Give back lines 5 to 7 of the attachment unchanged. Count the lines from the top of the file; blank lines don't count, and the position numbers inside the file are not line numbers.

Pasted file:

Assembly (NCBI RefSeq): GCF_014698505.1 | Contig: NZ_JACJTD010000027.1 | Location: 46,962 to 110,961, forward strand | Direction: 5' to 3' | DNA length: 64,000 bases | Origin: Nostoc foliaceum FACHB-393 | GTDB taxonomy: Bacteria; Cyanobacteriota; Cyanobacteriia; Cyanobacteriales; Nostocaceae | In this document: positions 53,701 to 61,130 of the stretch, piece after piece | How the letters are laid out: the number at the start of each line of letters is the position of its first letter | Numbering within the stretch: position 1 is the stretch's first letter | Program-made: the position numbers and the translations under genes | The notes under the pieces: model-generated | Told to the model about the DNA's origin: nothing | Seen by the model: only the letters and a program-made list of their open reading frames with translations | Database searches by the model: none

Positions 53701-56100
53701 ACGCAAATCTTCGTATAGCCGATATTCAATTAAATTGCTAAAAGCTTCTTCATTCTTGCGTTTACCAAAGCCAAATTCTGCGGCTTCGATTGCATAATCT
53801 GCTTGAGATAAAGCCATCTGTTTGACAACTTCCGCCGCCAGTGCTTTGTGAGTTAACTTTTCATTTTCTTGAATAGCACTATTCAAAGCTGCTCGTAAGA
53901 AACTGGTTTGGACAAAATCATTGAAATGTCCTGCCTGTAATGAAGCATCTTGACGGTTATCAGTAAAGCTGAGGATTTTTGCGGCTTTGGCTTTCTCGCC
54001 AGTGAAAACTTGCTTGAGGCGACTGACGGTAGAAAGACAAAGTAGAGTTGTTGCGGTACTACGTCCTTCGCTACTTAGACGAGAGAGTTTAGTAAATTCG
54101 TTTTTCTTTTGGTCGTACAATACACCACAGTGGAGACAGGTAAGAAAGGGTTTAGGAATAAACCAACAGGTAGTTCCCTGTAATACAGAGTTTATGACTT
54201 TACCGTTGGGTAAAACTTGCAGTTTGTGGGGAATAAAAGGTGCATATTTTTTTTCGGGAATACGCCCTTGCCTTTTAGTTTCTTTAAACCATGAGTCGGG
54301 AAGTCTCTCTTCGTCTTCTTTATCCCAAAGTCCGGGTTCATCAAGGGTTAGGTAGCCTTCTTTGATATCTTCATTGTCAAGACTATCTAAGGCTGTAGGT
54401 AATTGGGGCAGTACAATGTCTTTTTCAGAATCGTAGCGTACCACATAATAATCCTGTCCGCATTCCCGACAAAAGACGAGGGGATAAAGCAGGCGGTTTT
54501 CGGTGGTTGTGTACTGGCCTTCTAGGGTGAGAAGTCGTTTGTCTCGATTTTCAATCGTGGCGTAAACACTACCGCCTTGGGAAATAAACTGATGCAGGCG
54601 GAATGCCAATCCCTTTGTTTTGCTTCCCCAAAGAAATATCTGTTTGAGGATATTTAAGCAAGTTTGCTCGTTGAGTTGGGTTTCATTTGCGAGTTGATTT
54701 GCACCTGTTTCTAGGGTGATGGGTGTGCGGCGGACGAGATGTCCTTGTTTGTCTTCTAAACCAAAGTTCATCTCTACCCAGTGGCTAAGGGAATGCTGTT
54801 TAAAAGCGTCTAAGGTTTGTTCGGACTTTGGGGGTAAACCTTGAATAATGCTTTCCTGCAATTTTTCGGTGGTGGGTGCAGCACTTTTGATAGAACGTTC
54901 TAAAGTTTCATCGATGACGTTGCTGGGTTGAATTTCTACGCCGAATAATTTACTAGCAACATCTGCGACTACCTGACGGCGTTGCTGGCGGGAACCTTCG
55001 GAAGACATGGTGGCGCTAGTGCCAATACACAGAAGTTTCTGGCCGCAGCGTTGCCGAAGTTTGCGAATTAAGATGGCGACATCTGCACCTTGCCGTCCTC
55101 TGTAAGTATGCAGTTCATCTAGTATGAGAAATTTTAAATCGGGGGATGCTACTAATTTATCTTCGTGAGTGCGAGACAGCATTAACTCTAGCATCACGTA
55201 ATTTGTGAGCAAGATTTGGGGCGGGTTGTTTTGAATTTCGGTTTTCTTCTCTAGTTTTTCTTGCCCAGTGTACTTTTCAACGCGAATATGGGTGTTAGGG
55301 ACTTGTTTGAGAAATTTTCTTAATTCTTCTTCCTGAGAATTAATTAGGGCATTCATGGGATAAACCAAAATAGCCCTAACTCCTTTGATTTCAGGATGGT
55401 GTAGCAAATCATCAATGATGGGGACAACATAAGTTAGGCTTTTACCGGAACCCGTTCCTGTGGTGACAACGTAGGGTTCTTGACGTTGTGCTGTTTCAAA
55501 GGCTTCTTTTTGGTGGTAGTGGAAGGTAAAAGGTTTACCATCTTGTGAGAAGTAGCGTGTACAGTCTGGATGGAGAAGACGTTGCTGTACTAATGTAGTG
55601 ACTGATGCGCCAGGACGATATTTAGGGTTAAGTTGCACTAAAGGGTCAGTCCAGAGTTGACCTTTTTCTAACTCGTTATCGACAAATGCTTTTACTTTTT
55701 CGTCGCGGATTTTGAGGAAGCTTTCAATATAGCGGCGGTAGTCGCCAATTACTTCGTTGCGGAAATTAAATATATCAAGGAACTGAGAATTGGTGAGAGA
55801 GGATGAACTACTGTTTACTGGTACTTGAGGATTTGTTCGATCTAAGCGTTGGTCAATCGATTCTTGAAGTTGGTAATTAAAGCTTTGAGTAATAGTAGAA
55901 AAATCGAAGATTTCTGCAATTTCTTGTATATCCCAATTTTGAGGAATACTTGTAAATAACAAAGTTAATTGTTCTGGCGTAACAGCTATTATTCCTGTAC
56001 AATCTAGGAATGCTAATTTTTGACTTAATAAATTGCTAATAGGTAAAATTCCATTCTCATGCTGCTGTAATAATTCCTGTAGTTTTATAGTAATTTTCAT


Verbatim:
53901 AACTGGTTTGGACAAAATCATTGAAATGTCCTGCCTGTAATGAAGCATCTTGACGGTTATCAGTAAAGCTGAGGATTTTTGCGGCTTTGGCTTTCTCGCC
54001 AGTGAAAACTTGCTTGAGGCGACTGACGGTAGAAAGACAAAGTAGAGTTGTTGCGGTACTACGTCCTTCGCTACTTAGACGAGAGAGTTTAGTAAATTCG
54101 TTTTTCTTTTGGTCGTACAATACACCACAGTGGAGACAGGTAAGAAAGGGTTTAGGAATAAACCAACAGGTAGTTCCCTGTAATACAGAGTTTATGACTT